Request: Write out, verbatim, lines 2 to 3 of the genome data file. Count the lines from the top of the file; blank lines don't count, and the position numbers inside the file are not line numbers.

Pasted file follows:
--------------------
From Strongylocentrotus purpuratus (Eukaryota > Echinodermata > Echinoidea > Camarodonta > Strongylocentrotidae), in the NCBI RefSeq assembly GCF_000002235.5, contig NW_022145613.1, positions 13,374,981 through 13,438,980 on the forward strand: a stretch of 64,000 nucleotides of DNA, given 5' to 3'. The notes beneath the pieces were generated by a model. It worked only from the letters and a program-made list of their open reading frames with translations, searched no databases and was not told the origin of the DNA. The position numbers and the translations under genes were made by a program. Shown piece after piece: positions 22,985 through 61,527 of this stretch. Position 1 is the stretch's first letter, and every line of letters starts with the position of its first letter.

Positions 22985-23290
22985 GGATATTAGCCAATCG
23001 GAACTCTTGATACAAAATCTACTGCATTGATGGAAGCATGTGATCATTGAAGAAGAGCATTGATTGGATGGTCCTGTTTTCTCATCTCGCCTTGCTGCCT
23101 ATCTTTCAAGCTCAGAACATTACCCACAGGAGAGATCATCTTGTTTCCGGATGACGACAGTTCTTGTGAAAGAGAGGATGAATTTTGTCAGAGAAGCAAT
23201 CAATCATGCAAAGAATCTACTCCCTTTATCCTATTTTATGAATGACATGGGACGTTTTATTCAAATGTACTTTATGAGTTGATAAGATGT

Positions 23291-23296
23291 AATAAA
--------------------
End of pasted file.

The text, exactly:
Positions 22985-23290
22985 GGATATTAGCCAATCG